When I was a boy, I didn’t know a household that didn’t have a sewing machine, nor did I know anybody’s mother who didn’t sew.
I remember sitting on Grandma’s lap as she tried to teach me how to sew. I’m afraid I never quite caught on, but it was fascinating to watch. I especially liked all the nice sock puppets she made for me and my siblings and my cousins.
What happened to all those sewing machines? Do people still have them? I don’t think my mother kept her sewing machine after she’d moved several times.
It was a nice, cozy sound, though, that humming of the sewing machine. I wish I’d been able to learn how to use one.
Aunt Betty, the eldest of my mother’s five sisters, was a nun. She lived and worked in some exotic place called “Pennsylvania,” and every now and then came up for a visit. As a very young child, I found her old-fashioned black habit… well, it used to scare me.
But Betty was determined to win me over, and that she did. I don’t know where this notion came from, but I believed “Pennsylvania” still had mammoths and that my aunt could somehow get one for me. And she made the mistake of saying she’d see what she could do.
Naturally I expected her to come up with a real, live mammoth all my own. I pestered Grandma about it. And one day Aunt Betty showed up with a mammoth–just for me.
I was disappointed. It was just a little mammoth shape cut from someone’s old fur coat. But what I wouldn’t give to have it now! And once I understood that this little cut-out was the best that she could do, I became very attached to her.
What a mind she had! She knew all the classics, in English and in Latin, and had a gift for talking to you as if you were all grown up already. We grew closer as the years went by. I could listen to her for hours. But she has since gone to her reward, and our next family dinner will be laid out for us in Christ’s Kingdom.
It snowed yesterday, I had to clear my car and make a run for supplies… so I gave myself a reward. I went out of my way to visit Tommy’s Pond, my old sledding spot, just to see if anyone were still enjoying it. A man was there with his three kids and two toboggans. He gave me a big smile and I gave it back. Happy memories galore!
Oh, yeah–break out the old Flexible Flyer and hit the slopes! Or you could skate on the pond. Or both. It sure beat sitting there in school all day.
Note: This post has no business being on a serious nooze site.
I had a most vivid, happy dream the other night. I was hopping down the sidewalk on my old pogo stick, on my way to–well, I couldn’t remember to where, when I woke up. So let me say Camelot. I’d like to visit Camelot.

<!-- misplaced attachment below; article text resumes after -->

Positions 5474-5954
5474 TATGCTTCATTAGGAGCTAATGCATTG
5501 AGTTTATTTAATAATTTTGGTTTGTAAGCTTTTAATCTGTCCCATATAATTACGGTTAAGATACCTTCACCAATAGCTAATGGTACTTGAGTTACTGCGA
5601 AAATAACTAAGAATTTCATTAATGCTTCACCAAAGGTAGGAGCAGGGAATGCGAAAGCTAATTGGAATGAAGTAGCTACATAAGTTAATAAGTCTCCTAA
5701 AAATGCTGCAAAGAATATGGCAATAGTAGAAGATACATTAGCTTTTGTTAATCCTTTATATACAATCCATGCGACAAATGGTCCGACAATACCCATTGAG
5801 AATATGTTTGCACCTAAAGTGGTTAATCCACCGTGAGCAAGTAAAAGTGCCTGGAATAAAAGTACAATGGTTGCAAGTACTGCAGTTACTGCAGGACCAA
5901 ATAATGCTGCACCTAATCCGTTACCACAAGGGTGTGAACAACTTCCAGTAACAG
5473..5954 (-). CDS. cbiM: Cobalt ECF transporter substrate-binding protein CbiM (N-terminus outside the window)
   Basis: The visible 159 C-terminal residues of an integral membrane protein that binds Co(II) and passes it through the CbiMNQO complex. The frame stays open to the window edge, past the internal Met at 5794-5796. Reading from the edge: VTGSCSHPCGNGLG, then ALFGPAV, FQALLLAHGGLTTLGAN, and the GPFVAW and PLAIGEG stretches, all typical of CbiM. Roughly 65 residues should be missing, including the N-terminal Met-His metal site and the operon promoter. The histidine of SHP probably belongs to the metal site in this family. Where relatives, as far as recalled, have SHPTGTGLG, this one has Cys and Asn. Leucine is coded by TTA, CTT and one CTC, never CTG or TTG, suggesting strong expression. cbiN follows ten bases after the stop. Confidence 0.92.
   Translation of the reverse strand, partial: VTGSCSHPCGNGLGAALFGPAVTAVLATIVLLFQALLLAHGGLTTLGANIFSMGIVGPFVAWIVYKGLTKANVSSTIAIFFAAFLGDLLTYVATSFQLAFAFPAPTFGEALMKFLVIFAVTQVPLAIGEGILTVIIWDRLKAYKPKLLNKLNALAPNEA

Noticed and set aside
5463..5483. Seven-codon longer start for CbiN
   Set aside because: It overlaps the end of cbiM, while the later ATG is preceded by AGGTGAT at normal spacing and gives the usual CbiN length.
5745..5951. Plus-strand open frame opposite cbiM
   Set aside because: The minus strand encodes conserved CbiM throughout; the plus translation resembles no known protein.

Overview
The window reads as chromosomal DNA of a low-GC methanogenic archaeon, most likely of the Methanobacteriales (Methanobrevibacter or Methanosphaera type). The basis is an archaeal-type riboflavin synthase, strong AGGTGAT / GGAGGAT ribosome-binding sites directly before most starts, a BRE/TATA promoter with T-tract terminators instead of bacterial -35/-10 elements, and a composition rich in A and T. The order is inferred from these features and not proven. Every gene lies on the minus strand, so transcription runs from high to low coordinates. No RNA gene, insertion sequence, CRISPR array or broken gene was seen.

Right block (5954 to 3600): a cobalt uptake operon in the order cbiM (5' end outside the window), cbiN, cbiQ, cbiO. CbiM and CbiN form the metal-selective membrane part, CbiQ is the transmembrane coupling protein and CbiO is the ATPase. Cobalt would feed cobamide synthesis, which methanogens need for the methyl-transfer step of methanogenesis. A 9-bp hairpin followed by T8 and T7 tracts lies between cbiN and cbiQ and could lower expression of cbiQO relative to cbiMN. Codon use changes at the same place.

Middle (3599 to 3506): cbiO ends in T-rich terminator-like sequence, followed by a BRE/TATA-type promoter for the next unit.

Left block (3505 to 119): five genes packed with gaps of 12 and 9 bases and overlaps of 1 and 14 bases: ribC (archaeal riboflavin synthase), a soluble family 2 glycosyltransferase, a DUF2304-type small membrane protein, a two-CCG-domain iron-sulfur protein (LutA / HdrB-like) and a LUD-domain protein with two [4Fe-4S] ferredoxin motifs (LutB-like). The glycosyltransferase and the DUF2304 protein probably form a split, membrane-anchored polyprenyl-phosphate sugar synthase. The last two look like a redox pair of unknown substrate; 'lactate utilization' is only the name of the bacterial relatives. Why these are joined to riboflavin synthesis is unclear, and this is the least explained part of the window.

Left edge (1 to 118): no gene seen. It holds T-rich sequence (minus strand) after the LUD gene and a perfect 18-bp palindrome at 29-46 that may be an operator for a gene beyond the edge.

When I was ten years old or so, I was a grand master of the pogo stick. If my mother ever could’ve seen some of the death-defying tricks I pulled–like hopping up and down the bleachers at the football field, or up and down the stairs, on my pogo stick–she would’ve had conniptions.
Anyway, there I was, boing, boing, boing, and wherever I was going, I couldn’t wait to get there.
Please pardon the silly cartoon. I wanted this carol in German because I grew up hearing it in German–from my mother, my grandma, and my aunts. Oh, it brings them back to me! But Christmas is a time for remembering.
Did I dream of all these places? There’s not a shred of them left. All pulled down, bulldozed, paved over, a perpetual sacrifice to the idol of mere ugliness. No more skating in the woods, because there’s no more woods. And that fabulous wealthy estate that I remember, torn away to make room for another housing development–I may be the only one left who ever knew it had once been there.
Requested by Erlene–and I wish I’d posted it sooner, before getting involved with any nooze–It Came Upon a Midnight Clear, sung by St. Peter’s Choir.
Beautiful! Moves me to tears! Brings me to one of my earliest memories: I’m a little boy sitting on my Uncle Bernie’s lap while this hymn is playing somewhere in my Grammie’s house. I must’ve been all of three years old. I’ve loved this hymn since then.
Look! This kid has a rhino horn! Popular culture has caught up to what my Grandma was doing in 1954.
Throughout my early childhood–right up to kindergarten, in fact–I wanted to be a zebra when I grew up. But for just a little while, I wanted to be a rhino.
I pestered Grandma about it, convinced that she was the wisest person in the world and would surely know how I could go about becoming a rhinoceros.
So she sat down at her sewing machine (every home I knew had one, back then) and made a rhino horn for me. It was made of white cloth and stuffed with lint, and it was soft and saggy–and I loved it! Out of the way, you pipsqueaks–here comes the rhino!
She also taught me that catalpa leaves make pretty good elephant ears.
You can’t buy grandparents, folks. You have to be blessed with them.